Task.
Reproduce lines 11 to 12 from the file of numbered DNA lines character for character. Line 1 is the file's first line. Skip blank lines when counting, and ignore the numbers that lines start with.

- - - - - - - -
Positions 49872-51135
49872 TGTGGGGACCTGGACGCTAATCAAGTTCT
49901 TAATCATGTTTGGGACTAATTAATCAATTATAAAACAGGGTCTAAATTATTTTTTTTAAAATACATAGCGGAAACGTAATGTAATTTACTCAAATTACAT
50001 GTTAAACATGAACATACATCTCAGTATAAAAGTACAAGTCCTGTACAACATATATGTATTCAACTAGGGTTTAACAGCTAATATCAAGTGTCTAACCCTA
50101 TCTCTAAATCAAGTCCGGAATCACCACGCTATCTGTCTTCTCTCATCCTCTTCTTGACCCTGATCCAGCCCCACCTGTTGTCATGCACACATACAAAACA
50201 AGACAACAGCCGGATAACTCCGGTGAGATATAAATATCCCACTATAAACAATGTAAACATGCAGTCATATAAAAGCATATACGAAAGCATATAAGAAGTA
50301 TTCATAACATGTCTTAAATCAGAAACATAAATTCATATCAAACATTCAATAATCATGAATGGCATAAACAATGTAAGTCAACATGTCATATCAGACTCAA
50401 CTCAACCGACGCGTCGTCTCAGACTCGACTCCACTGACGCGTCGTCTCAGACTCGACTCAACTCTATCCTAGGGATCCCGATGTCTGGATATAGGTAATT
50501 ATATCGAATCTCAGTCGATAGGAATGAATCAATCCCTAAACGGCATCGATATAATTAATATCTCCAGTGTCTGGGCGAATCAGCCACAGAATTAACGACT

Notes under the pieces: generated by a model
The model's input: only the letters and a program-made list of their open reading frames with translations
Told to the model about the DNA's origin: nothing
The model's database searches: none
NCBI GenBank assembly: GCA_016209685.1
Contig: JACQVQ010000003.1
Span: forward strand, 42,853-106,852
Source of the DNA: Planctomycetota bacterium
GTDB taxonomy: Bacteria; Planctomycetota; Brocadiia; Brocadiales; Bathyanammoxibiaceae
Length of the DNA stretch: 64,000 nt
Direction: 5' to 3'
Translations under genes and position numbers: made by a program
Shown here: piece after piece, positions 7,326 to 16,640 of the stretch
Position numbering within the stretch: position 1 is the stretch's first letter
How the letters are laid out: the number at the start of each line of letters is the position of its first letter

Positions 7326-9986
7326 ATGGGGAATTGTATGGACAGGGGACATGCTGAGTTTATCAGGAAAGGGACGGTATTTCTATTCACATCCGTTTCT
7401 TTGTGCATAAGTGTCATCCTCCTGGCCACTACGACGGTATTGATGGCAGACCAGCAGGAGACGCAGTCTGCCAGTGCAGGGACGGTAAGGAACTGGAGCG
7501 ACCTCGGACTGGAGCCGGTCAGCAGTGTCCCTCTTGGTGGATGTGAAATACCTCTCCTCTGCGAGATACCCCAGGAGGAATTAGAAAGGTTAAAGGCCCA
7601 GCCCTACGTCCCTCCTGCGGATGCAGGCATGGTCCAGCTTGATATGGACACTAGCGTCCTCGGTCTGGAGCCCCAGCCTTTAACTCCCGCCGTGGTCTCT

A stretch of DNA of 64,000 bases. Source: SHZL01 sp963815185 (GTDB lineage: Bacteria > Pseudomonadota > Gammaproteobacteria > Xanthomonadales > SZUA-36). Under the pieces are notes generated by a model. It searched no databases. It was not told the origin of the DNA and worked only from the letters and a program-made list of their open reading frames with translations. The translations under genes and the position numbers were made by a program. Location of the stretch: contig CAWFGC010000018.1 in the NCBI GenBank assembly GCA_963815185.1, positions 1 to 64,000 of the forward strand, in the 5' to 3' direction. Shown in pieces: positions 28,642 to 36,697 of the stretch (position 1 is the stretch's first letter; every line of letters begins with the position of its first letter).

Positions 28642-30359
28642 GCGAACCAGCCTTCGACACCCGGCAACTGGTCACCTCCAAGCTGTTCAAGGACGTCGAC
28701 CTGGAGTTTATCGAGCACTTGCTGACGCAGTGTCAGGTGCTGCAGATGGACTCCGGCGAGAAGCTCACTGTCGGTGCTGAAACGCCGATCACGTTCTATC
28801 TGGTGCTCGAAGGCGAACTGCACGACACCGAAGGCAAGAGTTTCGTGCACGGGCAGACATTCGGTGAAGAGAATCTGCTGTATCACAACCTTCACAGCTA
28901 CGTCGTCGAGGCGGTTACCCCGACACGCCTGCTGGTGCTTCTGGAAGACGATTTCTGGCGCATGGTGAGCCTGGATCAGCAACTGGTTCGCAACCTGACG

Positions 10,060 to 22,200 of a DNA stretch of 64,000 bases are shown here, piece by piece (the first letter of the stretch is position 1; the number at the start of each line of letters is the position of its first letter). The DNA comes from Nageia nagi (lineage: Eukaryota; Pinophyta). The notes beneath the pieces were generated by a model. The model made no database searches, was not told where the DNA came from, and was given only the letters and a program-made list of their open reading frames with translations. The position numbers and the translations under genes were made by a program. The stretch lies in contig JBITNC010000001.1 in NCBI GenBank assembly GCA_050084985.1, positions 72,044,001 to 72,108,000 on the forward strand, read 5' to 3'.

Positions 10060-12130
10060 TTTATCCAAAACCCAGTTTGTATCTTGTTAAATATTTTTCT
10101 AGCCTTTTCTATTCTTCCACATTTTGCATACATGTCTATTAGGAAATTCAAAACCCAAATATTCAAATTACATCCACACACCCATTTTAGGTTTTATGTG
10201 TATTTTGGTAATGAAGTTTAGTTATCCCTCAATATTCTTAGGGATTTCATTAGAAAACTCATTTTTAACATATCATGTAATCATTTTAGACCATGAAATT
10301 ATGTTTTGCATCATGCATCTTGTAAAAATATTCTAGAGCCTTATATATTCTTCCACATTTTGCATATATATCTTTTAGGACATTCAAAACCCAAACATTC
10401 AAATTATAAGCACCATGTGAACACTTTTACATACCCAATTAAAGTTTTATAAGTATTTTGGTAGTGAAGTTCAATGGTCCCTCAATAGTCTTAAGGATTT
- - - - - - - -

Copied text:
The model's input: only the letters and a program-made list of their open reading frames with translations
Told to the model about the DNA's origin: nothing